Further, I don’t have any idea what the background or training of the crew was. But that said, any pilot in a turbine aircraft of any kind should not only be proficient in the maneuver of an RTO, but also should brief the mechanical steps that will be executed in order to bring the aircraft safely to a stop on the remaining runway. Closing the thrust levers, activating the thrust reversers, verifying the deployment of the spoilers, and maximizing the use of brakes are pretty standard steps.

RTOs are high risk because they are likely to occur when the airplane is accelerating at an accelerating rate, and may even be close to V1 or rotation speed. Remember that once you reach V1, you are committed to taking the airplane airborne and troubleshooting in flight. In other words, the wings will be generating a fair amount of lift, and the weight of the airplane will not be fully set on the wheels. It’s important to destroy that lift as quickly as possible and get the weight back on the wheels in order for the brakes and the drag of the airplane itself to work to your benefit. Weight on the wheels also will allow the tires to better grip the runway, which will also slow you down.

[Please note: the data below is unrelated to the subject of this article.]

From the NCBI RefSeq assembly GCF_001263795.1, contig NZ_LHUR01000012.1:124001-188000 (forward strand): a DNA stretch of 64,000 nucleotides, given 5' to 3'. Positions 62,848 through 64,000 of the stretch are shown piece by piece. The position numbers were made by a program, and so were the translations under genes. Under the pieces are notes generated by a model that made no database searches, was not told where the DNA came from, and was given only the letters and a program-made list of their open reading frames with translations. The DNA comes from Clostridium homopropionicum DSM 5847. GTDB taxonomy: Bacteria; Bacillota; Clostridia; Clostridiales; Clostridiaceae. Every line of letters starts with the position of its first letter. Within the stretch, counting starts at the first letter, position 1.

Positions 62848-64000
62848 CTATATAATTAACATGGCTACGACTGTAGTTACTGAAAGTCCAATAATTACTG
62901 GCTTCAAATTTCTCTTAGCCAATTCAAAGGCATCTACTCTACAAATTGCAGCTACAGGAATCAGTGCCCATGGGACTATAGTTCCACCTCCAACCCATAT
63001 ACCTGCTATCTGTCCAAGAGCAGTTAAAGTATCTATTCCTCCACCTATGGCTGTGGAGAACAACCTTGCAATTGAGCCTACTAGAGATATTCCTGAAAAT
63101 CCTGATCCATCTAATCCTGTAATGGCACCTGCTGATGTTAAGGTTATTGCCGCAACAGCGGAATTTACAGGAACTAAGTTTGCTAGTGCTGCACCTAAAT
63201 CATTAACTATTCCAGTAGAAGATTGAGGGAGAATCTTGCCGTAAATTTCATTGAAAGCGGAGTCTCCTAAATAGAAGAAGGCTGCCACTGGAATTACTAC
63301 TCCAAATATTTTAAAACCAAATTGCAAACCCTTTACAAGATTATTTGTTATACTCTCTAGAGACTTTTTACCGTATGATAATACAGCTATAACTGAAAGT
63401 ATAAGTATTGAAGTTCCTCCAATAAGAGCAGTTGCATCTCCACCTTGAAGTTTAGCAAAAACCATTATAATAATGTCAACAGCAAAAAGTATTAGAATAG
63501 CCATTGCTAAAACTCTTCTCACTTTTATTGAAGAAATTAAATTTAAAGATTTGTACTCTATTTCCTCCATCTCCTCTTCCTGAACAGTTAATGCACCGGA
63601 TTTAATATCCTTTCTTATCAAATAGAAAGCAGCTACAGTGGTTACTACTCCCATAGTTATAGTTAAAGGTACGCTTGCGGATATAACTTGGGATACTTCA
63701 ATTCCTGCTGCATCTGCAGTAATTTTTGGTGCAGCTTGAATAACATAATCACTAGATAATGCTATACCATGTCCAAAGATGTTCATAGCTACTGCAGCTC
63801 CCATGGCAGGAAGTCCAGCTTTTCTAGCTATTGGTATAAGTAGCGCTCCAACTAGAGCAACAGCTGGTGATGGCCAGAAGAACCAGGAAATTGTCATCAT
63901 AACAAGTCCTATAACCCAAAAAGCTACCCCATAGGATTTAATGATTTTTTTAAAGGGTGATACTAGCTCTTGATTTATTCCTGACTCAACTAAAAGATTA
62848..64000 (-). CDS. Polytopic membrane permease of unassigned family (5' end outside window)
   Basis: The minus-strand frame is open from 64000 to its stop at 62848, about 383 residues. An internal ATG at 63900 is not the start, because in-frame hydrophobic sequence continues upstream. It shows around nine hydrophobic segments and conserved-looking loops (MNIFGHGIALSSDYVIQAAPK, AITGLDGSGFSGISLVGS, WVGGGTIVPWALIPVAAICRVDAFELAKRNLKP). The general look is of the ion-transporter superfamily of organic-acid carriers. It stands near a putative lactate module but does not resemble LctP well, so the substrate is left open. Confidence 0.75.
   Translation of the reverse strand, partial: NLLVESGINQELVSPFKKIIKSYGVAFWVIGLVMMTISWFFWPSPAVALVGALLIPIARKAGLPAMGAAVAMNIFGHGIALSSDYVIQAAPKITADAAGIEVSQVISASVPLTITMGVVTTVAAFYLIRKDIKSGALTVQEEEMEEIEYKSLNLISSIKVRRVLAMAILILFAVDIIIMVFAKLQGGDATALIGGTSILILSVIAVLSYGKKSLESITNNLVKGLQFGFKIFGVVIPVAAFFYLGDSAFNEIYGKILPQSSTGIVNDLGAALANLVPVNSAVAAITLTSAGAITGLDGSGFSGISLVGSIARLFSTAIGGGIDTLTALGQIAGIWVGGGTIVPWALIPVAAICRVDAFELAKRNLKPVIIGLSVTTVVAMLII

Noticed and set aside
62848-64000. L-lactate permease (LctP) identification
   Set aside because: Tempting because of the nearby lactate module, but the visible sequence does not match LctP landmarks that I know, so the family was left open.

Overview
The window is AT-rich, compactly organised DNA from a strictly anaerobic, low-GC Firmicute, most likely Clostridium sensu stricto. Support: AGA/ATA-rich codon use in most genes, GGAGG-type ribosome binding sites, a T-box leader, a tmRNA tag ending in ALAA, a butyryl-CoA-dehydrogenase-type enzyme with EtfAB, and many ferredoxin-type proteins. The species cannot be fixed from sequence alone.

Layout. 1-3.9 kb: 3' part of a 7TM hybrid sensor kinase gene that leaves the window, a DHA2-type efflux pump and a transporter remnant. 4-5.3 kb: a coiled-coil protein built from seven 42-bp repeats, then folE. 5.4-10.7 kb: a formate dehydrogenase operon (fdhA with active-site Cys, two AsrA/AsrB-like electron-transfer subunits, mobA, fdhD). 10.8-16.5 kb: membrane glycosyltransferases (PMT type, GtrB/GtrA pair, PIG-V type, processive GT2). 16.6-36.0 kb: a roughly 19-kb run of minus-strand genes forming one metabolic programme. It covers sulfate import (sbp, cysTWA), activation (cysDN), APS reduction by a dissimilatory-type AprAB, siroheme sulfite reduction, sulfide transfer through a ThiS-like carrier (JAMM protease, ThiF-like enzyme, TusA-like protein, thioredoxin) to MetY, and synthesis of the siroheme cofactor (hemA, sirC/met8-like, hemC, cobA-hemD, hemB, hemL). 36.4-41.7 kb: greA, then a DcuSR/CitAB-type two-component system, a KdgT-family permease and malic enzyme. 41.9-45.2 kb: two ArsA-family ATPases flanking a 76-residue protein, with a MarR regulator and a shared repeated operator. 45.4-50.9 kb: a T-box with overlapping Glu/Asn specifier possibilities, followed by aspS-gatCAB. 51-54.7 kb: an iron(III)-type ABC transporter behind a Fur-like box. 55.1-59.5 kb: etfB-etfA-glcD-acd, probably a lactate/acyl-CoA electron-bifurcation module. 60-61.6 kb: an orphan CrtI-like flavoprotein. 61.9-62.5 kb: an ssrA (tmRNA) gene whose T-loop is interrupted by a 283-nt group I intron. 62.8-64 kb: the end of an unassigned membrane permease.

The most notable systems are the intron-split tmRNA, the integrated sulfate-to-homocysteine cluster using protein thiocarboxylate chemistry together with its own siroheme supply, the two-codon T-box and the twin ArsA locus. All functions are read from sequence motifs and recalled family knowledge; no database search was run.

The act of aviating is terribly unforgiving of indecision and delayed reaction, and arguably, the high speed RTO is the event with the smallest window of time in which a tremendous error in action and judgment can occur. Don’t let it happen to you. Prepare for it, brief it, and fly it.—Chip Wright

Moving around

Hiring is so hot at the airlines right now that pilots are quite literally hopping from one carrier to the next.